By Sangyes Nyenpa Rinpoche, translated by David Molk
This book offers the reader a rare glimpse into the Mahamudra oral transmission, given in a traditional Tibetan context by one of the lineage’s most learned and accomplished contemporary masters.
Mahamudra meditation, while highly advanced, is yet simple, practical, and accessible for anyone, because what is identified and meditated upon is the very nature of one’s own mind. In Sangyes Nyenpa Rinpoche’s words, “The distinction between deception and liberation lies in whether we understand the ever-present nature of our own mind or not. Knowing our own face is liberation; not knowing our own face is samsara. This is not something far distant from us.”
The instructions are ideal for Westerners because the root text is manageable and Rinpoche has provided an outline of his own composition that makes it easily understandable. He explains terminology with frequent comparisons between Dzogchen and Mahamudra, quotes prolifically from scripture, gives clear examples, and generally cajoles, admonishes, and encourages his listeners to be true to their own spiritual path.
Books Featuring Tilopa
Compiled by Dorje Dze Öd, translated by Khenchen Konchog Gyaltshen Rinpoche
The Golden Lineage Treasury was compiled by Dorje Dze Öd a great master of the Drikung lineage active in the Mount Kailasjh region of Western Tibet. This text of the Kagyu tradition profiles and the forefathers of the tradition including Vajradhara, the Buddha, Tilopa, Naropa, the Four Great Dharma Kings of Tibet, Marpa, Milarepa, Atisha, Gampopa, Phagmodrupa, Jigten Sumgon, and more.
The chapter on Tilopa is 22 pages long.
Marpa Kagyu, Part One: Methods of Liberation: Essential Teachings of the Eight Practice Lineages of Tibet, Volume 7
The seventh volume of this series, Marpa Kagyu, is the first of four volumes that present a selection of core instructions from the Marpa Kagyu lineage of Tibetan Buddhism. This lineage is named for the eleventh-century Tibetan Marpa Chokyi Lodrö of Lhodrak who traveled to India to study the sutras and tantras with many scholar-siddhas, the foremost being Naropa and Maitripa. The first part of this volume contains source texts on mahamudra and the six dharmas by such famous masters as Saraha and Tilopa. The second part begins with a collection of sadhanas and abhisekas related to the Root Cakrasamvara Aural Transmissions, which are the means for maturing, or empowering, students. It is followed by the liberating instructions, first from the Rechung Aural Transmission. This section on instructions continues in the following three Marpa Kagyu volumes. Also included are lineage charts and detailed notes by translator Elizabeth M. Callahan.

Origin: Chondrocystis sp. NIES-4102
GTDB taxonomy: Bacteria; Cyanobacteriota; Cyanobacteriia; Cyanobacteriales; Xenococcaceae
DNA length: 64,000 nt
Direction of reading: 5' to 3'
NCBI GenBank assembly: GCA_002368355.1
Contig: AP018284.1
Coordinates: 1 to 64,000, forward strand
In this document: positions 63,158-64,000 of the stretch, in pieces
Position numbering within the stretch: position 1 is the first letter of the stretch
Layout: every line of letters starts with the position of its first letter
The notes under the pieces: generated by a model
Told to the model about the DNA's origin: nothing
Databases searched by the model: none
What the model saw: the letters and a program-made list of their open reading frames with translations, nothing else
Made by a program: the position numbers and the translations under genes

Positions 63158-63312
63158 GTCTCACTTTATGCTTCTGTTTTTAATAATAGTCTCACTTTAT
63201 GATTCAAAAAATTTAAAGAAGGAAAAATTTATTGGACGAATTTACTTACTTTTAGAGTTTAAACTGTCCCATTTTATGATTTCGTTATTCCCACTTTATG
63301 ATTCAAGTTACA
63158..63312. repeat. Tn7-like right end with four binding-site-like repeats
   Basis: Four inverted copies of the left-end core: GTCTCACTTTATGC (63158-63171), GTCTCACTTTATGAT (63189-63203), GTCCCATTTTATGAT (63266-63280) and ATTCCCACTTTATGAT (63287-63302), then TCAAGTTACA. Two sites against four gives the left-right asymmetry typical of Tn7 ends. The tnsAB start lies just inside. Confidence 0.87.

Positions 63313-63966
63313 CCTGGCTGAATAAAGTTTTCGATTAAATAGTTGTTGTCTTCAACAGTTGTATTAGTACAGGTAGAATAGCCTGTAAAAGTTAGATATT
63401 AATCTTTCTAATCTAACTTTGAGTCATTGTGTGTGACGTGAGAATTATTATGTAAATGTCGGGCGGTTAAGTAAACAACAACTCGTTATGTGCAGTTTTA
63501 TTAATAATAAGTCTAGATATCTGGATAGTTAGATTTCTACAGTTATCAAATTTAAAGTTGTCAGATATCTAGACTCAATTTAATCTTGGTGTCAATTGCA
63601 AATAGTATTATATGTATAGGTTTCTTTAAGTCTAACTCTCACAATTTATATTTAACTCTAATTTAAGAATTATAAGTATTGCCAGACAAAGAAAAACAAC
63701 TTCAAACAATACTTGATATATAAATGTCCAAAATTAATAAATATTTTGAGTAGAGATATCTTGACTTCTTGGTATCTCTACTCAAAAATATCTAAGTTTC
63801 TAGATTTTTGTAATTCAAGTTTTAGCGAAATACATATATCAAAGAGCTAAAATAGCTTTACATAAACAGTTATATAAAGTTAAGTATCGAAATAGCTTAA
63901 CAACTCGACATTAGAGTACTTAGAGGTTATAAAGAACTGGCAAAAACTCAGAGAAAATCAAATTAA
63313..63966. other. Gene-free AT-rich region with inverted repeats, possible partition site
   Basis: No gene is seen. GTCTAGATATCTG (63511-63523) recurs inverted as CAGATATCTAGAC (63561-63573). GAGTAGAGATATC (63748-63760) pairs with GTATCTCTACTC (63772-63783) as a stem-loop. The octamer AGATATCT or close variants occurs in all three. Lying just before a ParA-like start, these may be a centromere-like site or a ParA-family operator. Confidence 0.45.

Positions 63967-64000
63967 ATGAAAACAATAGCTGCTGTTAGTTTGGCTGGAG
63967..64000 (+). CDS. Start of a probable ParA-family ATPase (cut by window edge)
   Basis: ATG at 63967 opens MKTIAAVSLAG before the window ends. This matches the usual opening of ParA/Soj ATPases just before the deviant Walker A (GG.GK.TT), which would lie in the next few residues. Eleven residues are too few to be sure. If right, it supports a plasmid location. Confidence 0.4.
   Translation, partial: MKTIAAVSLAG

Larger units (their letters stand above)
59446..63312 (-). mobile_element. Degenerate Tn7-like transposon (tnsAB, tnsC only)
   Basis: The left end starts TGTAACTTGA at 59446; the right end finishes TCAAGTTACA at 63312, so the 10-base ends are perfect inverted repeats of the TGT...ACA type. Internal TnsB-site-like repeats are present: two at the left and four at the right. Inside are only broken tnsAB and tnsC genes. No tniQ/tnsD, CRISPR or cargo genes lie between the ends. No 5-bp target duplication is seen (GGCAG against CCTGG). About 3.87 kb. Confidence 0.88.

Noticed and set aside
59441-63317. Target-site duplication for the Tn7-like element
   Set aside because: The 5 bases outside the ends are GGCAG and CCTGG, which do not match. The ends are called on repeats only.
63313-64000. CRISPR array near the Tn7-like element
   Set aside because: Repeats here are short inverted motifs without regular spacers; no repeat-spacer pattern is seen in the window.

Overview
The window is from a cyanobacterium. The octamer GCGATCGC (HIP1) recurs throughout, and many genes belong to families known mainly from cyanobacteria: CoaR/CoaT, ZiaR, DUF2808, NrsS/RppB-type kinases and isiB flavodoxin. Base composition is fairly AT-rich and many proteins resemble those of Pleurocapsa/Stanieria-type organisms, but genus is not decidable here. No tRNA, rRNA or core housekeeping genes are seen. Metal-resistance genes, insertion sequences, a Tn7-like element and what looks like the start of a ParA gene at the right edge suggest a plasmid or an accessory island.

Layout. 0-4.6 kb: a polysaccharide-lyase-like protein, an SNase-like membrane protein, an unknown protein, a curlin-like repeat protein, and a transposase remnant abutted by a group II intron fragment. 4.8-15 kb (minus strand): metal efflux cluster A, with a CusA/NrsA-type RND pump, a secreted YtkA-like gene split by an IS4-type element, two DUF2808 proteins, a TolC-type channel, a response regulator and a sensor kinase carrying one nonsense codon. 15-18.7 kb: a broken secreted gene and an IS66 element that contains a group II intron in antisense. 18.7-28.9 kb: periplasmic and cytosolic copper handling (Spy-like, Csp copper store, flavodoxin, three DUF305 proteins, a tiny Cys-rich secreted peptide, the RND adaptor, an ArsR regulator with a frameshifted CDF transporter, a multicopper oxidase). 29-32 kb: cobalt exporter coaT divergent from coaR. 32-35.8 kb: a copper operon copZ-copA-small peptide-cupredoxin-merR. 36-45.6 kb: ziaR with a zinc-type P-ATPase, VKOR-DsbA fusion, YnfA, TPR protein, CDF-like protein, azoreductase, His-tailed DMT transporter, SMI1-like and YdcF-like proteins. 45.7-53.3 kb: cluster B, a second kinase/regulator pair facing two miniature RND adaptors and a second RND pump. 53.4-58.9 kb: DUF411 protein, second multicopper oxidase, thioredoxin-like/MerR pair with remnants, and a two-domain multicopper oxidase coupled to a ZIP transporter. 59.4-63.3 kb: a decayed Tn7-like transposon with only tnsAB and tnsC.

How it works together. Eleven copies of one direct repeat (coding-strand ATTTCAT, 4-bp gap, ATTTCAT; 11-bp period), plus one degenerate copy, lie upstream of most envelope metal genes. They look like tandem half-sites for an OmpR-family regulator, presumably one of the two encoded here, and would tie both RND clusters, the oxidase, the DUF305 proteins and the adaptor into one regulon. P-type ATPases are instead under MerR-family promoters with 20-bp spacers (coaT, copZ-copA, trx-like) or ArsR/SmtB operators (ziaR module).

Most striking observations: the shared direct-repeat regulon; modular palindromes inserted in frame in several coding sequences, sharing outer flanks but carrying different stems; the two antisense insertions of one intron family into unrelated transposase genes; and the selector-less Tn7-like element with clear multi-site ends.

There are the following works by Tilopa included:
- Ganges Mahāmudrā: Esoteric Instructions on Mahāmudrā
- Truly Valid Words: The Esoteric Instructions of the Ḍākinī
- Esoteric Instructions on the Six Dharmas
- The Short Text: The Wish-Fulfilling Gems of the Glorious Cakrasaṃvara Aural Transmission from the Tradition of Jetsun Rechungpa
Translated by Nalanda Translation Committee under the guidance of Chogyam Trungpa Rinpoche.
The art of composing spontaneous songs that express spiritual understanding has existed in Tibet for centuries. Over a hundred of these profound songs are found in this collection of the works of the great teachers of the Kagyü lineage, known as the Practice Lineage of Tibetan Buddhism.
The chapter on Tilopa details his experiences with his teacher Matangi, receiving the abhisheka for Guhyasamaja, the prostitute Darima, and the famous doha on sesame oil. As Trungpa Rinpoche explains in the foreword of the book, "the songs of Tilopa point out the indivisibility of sarpsara and nirvana so that whatever arises is neither rejected nor accepted and we can recognize naked and raw coemergent wisdom on the spot."